The most common investigated place of error was related to academic/university/teaching hospitals (30 studies; 75% of studies). The other studies were related to private hospitals, social security and military centers (10 studies; 25% of studies). Only 20 studies (50% of studies) were presented necessary information for prevalence of MEs occurrence in a separate manner for hospital wards and the place of error occurrence. From this, 10 studies performed in internal and ICU ward and the rest of studies (10 studies) were conducted in the emergency room and surgical wards. It was also variable in different wards of observation (Additional file 1).
In some studies, the occurrence of MEs compared between various wards of hospitals. In which, the prevalence of error was reported higher in internal, ICU and surgical wards.
The results of the meta-analysis
After a comprehensive search and quality assessments of included studies, forty studies were included in the qualitative synthesis, of which twenty-five were considered for quantitative synthesis; fifteen studies had insufficient data for quantitative analysis, and their results are summarized qualitatively.
The results of I2 were showed the heterogeneity of the studies (I2 = 99.1%, p < 0.001). The prevalence of MEs was 50% (95% CI: 0.426 to 0.574). The results of the random-effect meta-analysis for prevalence of MEs in Iran have been represented in Fig. 2.
Additionally, the funnel plot of overall MEs did not show any evidence of publication bias; (P value of Egger’s test = 0.236) (Fig. 3).
Additionally, for investigating the potential sources of heterogeneity we recheck the data and it seems that the heterogeneity is due to clinical diversity like variation in occupational group, type of error, and health care setting, then, we conduct a subgroup analysis based on participants, settings, and type of errors (Figs. 4, 5 and 6).
According to the results of subgroup analysis, the highest prevalence of MEs in Iran observed in nursing staff (pooled estimate = 0.532, 95% CI: 0.426, 0.636), and teaching hospitals (pooled estimate = 0.342, 95% CI: 0.194, 0.530). Medication error was the most common type of MEs (pooled estimate = 0.392, 95% CI: 0.271, 0.528). In subgroup analysis, heterogeneity not found in studied included (data not shown).
Prevalence of MEs
Based on the systematic review of the current studies, the prevalence of MEs in different researches of Iran had a wide variation. Results of the meta-analysis, indicate that the overall prevalence of ME(s) was 50% (95% confidence interval: 0.426, 0.574).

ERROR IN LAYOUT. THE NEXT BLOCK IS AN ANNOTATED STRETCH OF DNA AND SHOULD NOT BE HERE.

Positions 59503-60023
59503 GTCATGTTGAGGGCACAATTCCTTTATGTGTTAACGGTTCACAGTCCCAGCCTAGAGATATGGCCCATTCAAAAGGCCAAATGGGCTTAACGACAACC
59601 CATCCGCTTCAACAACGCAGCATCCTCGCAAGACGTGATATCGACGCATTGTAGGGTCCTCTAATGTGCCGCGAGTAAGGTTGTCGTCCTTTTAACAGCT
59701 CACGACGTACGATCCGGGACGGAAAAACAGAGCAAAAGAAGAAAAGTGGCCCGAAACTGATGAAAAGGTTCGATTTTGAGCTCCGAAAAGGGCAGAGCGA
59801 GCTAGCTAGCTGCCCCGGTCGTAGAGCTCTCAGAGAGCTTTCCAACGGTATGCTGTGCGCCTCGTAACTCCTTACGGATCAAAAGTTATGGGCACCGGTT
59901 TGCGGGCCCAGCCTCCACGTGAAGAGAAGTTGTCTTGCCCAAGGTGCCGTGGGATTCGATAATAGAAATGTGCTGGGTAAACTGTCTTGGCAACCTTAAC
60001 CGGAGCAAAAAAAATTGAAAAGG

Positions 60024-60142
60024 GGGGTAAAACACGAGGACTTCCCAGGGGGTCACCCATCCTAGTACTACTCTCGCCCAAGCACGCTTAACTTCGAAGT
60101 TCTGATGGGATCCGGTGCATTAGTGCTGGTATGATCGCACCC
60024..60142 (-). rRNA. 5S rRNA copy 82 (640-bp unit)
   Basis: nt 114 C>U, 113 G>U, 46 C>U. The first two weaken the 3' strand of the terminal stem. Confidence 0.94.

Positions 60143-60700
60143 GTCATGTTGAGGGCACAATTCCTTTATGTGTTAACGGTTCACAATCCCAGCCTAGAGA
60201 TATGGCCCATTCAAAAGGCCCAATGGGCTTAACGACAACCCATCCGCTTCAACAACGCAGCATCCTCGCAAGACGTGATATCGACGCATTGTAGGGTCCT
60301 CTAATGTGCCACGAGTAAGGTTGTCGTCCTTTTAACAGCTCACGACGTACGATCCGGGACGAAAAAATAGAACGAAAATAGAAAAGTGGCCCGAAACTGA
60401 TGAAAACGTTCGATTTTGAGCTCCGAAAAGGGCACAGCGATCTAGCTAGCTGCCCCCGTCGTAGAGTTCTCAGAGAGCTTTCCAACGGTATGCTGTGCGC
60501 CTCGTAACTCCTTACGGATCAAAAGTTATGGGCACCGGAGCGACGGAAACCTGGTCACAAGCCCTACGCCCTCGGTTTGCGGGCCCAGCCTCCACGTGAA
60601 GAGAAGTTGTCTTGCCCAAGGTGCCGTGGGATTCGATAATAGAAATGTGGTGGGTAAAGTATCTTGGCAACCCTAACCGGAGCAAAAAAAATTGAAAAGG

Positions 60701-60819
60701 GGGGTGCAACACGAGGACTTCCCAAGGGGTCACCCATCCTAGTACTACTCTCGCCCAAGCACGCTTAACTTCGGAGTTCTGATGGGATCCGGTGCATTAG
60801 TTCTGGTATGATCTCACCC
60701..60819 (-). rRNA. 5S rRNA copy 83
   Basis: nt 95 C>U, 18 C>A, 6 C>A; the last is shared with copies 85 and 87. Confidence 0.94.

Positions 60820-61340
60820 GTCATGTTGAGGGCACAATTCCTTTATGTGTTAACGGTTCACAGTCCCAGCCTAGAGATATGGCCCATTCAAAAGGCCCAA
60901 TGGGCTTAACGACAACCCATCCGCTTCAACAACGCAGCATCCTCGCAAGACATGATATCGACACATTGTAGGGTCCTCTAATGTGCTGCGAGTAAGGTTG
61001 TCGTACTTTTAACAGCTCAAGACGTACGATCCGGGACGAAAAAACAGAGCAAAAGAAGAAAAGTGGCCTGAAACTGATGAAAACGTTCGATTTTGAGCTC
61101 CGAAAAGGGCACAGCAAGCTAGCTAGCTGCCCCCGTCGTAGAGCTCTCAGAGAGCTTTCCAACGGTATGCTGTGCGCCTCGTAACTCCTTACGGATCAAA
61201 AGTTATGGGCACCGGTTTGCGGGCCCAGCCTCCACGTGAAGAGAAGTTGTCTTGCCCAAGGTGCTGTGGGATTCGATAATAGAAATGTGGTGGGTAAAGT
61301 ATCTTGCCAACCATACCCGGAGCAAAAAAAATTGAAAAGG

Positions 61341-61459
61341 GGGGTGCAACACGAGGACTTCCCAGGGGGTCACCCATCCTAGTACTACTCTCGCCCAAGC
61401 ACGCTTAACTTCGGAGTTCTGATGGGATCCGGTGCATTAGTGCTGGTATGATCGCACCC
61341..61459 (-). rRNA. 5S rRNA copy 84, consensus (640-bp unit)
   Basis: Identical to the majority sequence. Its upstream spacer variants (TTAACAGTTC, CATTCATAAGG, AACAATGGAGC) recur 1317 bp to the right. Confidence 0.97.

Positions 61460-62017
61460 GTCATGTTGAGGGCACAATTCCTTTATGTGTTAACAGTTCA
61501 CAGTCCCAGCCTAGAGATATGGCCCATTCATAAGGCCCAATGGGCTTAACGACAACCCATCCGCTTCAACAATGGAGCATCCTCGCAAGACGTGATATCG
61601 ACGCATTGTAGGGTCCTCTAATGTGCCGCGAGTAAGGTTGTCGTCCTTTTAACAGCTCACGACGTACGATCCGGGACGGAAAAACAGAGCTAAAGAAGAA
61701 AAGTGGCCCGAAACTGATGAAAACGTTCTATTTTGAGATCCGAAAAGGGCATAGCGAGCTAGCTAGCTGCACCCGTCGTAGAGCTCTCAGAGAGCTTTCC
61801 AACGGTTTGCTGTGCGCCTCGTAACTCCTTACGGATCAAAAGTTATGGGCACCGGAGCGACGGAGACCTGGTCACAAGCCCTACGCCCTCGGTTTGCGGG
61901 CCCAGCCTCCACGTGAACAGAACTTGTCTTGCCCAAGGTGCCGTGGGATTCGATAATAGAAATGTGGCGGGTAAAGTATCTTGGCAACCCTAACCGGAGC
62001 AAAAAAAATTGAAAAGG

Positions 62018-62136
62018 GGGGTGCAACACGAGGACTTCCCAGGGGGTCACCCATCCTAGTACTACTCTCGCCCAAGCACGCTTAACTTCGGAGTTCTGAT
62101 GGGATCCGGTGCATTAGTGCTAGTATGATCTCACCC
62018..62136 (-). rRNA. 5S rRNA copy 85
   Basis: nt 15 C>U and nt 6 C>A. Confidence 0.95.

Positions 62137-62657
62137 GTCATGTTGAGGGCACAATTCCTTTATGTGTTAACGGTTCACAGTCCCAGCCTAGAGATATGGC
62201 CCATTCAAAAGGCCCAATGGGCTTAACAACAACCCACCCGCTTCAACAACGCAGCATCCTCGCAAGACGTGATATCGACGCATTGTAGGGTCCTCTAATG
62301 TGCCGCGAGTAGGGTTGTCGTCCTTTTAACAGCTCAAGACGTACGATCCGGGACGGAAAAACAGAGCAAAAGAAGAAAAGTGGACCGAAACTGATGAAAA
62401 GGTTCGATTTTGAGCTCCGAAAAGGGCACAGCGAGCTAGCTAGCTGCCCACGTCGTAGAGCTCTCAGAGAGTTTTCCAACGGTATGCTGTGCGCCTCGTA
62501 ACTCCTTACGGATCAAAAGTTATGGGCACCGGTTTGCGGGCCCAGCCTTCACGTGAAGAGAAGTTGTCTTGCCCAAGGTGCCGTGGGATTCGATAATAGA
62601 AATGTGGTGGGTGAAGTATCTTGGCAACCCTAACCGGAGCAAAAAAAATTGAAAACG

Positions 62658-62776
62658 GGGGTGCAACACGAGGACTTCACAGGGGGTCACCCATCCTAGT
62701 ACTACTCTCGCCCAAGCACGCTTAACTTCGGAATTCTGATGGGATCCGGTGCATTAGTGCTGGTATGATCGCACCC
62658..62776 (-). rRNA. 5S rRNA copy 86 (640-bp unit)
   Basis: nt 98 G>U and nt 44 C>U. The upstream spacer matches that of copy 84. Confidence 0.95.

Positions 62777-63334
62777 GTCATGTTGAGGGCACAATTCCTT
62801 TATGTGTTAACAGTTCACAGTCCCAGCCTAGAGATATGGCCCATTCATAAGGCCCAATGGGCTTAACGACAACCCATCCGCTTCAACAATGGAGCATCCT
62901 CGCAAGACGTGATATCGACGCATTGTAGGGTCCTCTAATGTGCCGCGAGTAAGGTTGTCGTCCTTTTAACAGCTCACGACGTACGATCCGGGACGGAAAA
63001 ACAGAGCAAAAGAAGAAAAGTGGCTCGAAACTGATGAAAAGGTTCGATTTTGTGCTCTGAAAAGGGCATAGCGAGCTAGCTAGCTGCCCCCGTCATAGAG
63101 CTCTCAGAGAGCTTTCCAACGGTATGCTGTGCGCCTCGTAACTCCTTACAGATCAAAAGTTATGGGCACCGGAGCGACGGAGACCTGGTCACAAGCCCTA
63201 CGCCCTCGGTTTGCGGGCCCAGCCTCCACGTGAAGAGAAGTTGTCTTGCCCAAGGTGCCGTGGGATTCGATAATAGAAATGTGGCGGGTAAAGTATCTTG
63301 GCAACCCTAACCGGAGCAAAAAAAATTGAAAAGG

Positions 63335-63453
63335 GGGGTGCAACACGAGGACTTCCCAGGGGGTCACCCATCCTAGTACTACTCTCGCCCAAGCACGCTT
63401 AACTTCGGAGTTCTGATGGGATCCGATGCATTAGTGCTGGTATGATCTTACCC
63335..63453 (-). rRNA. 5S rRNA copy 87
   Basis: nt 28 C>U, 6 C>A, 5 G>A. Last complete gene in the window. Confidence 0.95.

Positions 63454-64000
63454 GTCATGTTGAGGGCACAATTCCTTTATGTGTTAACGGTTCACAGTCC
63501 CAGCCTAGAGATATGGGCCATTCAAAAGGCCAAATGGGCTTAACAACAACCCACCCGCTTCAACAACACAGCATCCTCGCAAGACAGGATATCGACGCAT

The results of studies included in this systematic review on prevalence of MEs were divided and investigated in three general categories, including the health specialty/profession, the place of error occurrence/healthcare setting, and the type of the error.
Differences in the prevalence of MEs among health professionals (providers)
The range of reported prevalence of MEs from all included studies in this review was wide. The prevalence of MEs was highest among nurses compared with the other health professionals (53%, with a range of 43–66%), but it should be noted that the methods of collecting data were self-reporting questionnaires. Some obstacles such as fear of the lawsuit in clinical and health staff, social desirability bias can lead to the lower/upper prevalence of occurrence and number of errors in these studies and lead to under or over reporting [57, 58].
This issue consist with the findings reported by Mansouri et al. . The reason for the higher prevalence of errors among nurses can obtain the higher exposure to job damage due to heavy job load, lack of night sleep and high stress that can make the occurrence of errors and decrease the treatment and care quality in this job group [58, 59]. Nurses are the largest community of health care professional. Thus, organizational factors such as organizational culture, organizational structure and organizational policies can be other influential factors in the issue of reporting rate of nurses’ error [2, 59]. Furthermore, a review study by Koller in 2016 showed nurses had more tendencies toward reporting the occurrence of errors in respect to the physician .